This is just a quick thought I wanted to throw together that was too long to go on Twitter, where #WeNeedDiverseBooks is trending.
A book is fundamentally a perspective: it is an observation of an issue or subject told from what is often a singular vantage point. Even though the book might feature multiple characters and their points of view, the observations are frequently all coming from one localized point.
Now, think of this in terms of science: let’s say you want to figure out a phenomenon. You want to understand what’s happening. So what do you do? Do you record data from only one perspective, exploring only one facet, depending on one singular feed of information?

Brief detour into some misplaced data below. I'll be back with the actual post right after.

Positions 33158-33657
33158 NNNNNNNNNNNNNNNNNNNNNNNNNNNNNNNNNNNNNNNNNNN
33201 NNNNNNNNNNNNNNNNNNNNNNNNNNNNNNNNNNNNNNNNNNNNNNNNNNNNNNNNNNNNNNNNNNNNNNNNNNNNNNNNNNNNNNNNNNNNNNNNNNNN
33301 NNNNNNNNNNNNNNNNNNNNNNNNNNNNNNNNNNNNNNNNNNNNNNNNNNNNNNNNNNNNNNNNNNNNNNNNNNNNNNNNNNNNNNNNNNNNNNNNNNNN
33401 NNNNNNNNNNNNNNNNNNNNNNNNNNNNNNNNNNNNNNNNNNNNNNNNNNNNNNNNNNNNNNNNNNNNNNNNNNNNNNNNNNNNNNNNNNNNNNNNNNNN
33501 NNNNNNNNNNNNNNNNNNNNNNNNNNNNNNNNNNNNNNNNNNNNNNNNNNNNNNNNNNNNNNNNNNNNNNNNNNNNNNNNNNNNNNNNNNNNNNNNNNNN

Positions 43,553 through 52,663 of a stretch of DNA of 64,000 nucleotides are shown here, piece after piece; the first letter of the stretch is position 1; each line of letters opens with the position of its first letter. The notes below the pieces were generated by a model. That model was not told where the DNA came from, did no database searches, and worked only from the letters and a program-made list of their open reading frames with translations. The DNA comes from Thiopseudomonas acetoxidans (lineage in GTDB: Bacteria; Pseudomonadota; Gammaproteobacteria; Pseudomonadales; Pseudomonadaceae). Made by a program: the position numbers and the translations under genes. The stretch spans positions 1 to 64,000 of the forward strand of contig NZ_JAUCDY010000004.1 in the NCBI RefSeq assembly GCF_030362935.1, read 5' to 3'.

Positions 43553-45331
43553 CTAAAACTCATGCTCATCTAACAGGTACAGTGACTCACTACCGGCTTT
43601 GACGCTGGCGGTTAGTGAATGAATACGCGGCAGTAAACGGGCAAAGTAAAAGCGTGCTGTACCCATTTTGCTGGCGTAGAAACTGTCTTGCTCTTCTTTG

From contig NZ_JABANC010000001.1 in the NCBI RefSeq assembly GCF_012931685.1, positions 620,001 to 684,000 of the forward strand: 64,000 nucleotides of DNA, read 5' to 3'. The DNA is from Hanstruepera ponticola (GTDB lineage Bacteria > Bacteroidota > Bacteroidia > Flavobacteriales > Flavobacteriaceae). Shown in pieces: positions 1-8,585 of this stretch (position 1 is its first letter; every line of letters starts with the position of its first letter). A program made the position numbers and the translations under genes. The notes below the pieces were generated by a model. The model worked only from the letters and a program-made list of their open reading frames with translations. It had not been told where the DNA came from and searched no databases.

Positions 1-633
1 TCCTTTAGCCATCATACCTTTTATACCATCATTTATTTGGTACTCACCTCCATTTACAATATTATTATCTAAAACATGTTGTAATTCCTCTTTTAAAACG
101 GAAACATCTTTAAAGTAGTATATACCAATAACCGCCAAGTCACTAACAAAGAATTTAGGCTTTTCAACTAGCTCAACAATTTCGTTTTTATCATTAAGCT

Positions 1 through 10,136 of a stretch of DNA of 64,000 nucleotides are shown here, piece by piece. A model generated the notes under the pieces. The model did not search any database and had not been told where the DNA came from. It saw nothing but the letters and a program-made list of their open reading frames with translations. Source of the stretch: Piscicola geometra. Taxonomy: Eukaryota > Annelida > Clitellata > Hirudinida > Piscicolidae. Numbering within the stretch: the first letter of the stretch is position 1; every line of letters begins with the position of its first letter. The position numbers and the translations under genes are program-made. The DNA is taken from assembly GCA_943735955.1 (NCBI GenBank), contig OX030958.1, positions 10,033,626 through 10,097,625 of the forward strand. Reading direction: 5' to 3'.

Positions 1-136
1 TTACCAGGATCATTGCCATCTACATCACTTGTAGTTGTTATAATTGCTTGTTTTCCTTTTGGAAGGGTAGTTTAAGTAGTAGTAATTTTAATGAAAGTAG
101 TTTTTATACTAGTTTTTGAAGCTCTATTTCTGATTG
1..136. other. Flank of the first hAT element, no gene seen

No, of course you don’t. Instead, you triangulate. You look at the phenomenon from different vantage points, using different methods. You take data samples from multiple perspectives, as many as you can, trying to record all the various impacts and effects this phenomenon could have.
To not do this would be dishonest, dangerous, and lazy. You would gloss the truth of the phenomenon, never coming close to understanding what is actually happening, and, as is very likely, you’d instead simply record the phenomenon in your own preferred terms. Because let’s be honest, the primary reason you’d want to depend on one singular dataset is probably because it’s telling you something you want to hear.
Now, let’s assume that in books, the phenomenon we wish to learn more about is the human condition.
What chance will we ever have of ever coming close to understanding who we are and what we want if we limit ourselves to one perspective?